This semester-long course focuses on physical geology. We broadly study the earth and its many landforms, how they have come to be the way they are now, and how geologic processes affect the ways that they continue to change. The theory of plate tectonics provides a useful framework in which to understand the connections between many of these worldwide processes. An appreciation of the expanse of geologic time is formed as we consider the extensive changes wrought by extremely slow processes. The understanding of the variety of landforms and processes is enhanced and extended through lab activities and extensive use of audiovisual material. The interesting and well-exposed geology of the NW provides excellent opportunities for field trips.
Kinesiology is the study of human mechanics, motion, and the interaction of body systems to create the complex motions that you have seen in everything from sports to day to day walks down the street. In this class, students will investigate and learn about the components of the body structures (cells and tissues) and will focus on the major systems that relate to human motion (skeletal system, and muscle systems, and basic nerve function). Students will identify all the bones and bone features in the human body as well as major muscle group origin, insertion, and actions. Students will learn about major types of motion and practice describing how motions occur in various activities and sports. This class is designed for students with an interest in anatomy and physiology and will involve dissection of mammalian analogs to study biological systems to reinforce content knowledge of structures.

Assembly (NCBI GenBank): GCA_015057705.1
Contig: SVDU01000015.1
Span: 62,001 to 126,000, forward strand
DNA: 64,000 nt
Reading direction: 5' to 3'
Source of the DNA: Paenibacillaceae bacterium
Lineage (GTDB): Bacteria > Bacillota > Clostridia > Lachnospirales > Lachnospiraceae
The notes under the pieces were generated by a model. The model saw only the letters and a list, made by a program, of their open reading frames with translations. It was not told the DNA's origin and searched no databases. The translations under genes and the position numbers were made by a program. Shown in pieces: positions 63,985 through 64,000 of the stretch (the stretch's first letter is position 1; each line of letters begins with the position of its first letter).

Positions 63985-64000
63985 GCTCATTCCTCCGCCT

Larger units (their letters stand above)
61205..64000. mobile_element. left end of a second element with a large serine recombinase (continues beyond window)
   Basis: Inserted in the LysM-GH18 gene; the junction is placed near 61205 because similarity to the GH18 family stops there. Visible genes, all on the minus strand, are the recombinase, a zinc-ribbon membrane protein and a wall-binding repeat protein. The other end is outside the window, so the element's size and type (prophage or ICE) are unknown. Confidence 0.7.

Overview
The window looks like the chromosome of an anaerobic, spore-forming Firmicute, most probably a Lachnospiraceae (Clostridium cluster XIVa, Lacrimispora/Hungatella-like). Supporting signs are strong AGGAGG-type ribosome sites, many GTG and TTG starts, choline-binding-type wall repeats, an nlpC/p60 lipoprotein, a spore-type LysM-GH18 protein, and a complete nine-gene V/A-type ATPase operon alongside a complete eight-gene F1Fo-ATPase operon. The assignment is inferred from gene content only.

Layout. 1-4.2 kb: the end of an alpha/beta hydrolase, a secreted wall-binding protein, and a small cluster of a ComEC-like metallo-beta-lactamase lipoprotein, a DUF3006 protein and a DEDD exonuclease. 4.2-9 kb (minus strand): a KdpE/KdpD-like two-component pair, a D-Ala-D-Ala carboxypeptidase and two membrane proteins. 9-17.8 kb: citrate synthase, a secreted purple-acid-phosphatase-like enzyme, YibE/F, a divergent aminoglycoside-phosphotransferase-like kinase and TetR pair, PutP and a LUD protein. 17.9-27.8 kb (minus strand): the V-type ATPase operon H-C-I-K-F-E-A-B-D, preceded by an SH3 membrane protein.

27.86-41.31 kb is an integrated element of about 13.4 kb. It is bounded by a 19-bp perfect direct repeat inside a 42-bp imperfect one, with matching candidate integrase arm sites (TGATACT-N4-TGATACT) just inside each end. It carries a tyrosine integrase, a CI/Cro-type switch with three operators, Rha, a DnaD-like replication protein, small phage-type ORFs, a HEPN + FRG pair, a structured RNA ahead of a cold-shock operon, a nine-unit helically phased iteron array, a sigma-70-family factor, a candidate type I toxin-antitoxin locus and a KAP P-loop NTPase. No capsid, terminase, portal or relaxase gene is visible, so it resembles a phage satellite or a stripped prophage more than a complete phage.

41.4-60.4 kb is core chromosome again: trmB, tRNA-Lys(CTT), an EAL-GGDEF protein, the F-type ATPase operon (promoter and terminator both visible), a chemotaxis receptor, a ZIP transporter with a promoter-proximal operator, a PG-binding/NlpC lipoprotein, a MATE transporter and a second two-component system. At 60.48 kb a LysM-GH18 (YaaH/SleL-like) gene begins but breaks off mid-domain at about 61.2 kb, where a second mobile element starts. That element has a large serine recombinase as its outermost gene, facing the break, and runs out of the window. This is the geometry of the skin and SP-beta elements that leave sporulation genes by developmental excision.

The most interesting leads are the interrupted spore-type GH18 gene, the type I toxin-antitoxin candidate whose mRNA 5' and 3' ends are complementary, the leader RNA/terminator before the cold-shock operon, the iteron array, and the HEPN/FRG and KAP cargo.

How does a single neuron work? How do collections of neurons cooperate with each other? How does an entire nervous system function to sense and interact within an environment? In this class, we study the molecular and cellular processes that underlie sensation and perception. Then, by exploring the basic structure and function of nervous systems across a wide range of organisms, we will find patterns in how an organism’s sensory and perception abilities are determined by specific features of its nervous system. Finally, we will examine complex behaviors as emergent properties of these neurobiological systems.
Pathogens and Parasites
What makes the virus responsible for COVID-19 so effective? Why are some bacteria good for us while some are pathogenic? How do our bodies fight infection? This course investigates disease prevention, transmission, diagnosis, and treatment. We will learn about pathogenic bacteria, fungi, and viruses. We will explore how organisms protect against disease and how they recover from infection. We will then apply these scientific principles to the historical and social impact of global disease epidemiology.
Physics A: Mechanics